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Unlucky Charms
By Aaron Swersky
By this point, many of you have opened packs of Darksteel, and many of you have been disillusioned to find cards by the names of Angel's Feather, Demon's Horn, Dragon's Claw, Kraken's Eye, and Wurm's Tooth. They are, after all, very slight variations on the original Lucky Charms (Crystal Rod, Iron Star, Ivory Cup, Throne of Bone, Wooden Sphere).

This begs the question: Why do these cards exist?

Are the originals unavailable?
No. Although many would argue that they should not be, the original lucky charms are still available in the basic set. Now, I'm not arguing that the originals should be taken out. In fact, I agree with many of the reasons that WotC has provided for keeping them in the base set. Many of us, as beginning players, saw them and said, 'Wow! I can gain a life for every spell I play if I just pay 1 more mana for it, and sometimes even my opponents' spells!'. Of course, we then went on to realize that we were better off using that mana to play better spells and win the game. So we used them to learn about the game...about what made a good card good, and what made a bad card bad...and, more importantly, about what made a bad card sometimes only *look* good. But they're still there, for good or for bad.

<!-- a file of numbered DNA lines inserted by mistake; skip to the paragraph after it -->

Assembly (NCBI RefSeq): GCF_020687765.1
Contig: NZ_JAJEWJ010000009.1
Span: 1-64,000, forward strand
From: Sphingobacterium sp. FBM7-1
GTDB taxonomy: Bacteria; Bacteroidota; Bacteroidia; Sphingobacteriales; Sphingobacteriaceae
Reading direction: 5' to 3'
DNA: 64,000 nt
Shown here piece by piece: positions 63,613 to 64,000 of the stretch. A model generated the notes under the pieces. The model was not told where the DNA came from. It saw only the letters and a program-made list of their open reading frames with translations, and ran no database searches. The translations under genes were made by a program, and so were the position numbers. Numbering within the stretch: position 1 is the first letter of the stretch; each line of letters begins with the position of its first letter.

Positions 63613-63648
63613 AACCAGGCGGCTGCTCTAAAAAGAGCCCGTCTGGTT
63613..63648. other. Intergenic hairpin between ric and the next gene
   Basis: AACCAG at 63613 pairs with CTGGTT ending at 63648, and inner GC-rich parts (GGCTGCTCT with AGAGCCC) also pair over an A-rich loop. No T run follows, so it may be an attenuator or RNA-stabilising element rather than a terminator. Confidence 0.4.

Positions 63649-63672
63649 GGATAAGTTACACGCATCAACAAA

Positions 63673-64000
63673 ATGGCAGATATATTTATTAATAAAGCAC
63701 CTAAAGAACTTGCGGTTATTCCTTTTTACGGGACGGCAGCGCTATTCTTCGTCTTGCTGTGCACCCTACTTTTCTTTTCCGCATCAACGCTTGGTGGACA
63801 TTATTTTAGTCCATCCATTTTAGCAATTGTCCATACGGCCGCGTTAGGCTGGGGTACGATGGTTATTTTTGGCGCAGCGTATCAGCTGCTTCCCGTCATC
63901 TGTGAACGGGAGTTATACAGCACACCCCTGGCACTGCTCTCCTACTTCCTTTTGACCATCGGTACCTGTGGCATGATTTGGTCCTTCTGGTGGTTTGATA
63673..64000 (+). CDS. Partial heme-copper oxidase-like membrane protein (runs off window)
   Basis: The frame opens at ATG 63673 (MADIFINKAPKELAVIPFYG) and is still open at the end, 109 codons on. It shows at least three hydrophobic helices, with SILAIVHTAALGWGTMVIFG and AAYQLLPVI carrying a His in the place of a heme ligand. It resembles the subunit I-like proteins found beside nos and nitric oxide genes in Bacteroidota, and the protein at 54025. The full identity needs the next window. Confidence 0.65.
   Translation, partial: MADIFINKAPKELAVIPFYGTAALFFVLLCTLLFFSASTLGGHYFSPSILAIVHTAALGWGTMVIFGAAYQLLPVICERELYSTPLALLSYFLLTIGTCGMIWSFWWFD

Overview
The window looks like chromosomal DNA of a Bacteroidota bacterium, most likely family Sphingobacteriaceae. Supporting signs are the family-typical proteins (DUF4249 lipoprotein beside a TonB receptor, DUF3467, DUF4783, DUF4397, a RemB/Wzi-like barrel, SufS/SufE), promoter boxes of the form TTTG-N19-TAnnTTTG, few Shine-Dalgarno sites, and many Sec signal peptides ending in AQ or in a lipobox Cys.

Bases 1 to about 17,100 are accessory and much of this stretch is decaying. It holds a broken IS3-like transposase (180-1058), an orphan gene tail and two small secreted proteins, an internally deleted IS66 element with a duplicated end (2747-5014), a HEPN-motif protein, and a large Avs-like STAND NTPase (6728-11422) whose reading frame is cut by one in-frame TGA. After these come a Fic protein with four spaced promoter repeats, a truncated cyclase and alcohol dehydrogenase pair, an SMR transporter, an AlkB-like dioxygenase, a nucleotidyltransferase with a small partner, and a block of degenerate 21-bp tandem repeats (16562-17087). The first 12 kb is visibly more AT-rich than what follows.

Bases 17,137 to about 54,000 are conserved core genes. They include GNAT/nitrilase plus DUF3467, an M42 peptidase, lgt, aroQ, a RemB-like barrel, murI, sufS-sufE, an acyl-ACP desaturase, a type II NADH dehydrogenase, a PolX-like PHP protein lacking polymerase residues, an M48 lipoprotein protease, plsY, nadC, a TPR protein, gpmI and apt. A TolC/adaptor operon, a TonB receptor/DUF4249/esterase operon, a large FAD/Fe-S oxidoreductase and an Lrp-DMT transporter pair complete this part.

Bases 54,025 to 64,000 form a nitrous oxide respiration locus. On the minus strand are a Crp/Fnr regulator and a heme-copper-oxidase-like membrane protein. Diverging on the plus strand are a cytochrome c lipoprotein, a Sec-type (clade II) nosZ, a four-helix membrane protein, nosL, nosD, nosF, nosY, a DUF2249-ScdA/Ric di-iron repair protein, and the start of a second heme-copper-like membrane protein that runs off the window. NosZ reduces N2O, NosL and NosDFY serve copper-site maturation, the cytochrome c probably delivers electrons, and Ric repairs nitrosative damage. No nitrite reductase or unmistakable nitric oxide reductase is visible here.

Are they different enough from the originals to warrant their own cards?
No. Sure, there's no longer an activation cost...and that fact makes them slightly better...but the effect they produce simply is not appreciably different. One spell, one life point. Costs a little more to play, and you don't have to activate it. But is this what we want in our cards for an expansion set? Rehashes of cards in the basic set, with tweaks so minor as to largely go unnoticed? I would tend to say no: when you delve into the world of Mirrodin, you want to discover new and interesting mechanics and abilities, not the underdeveloped efforts of some R&D schmoe who just ran out of ideas.

Is the ability especially relevant to the current block?
Definitely not. In fact, I would go so far as to say that it is more irrelevant than it would normally be - these cards would have found a better home in Planeshift than in Darksteel. In a block with a heavy focus on artifacts, many decks are going to be running a lower-than-normal count of non-artifact spells, which means that...as little play as these would normally see...they will actually see even less than that because of the environment. In a game where they would usually be of tertiary importance at best, their surroundings have rendered them utterly irrelevant.

So, what is the conclusion?
There is no justification for these cards' existence in an Expert-level set. If what Wizards of the Coast says is true, and the old-school lucky charms still exist in the basic set as learning cards used to teach new players (which is an argument that makes sense to me), there is no explanation for including them in an Expert-level set. I'm going to send a question in to Ask Wizards, in the hopes that they will reveal some kind of incredibly intricate plan that justifies their existence in a set where those five slots could have been used by more interesting and relevant cards, but...well...let's just say I'm not feeling lucky.

Read More Articles by Aaron Swersky!

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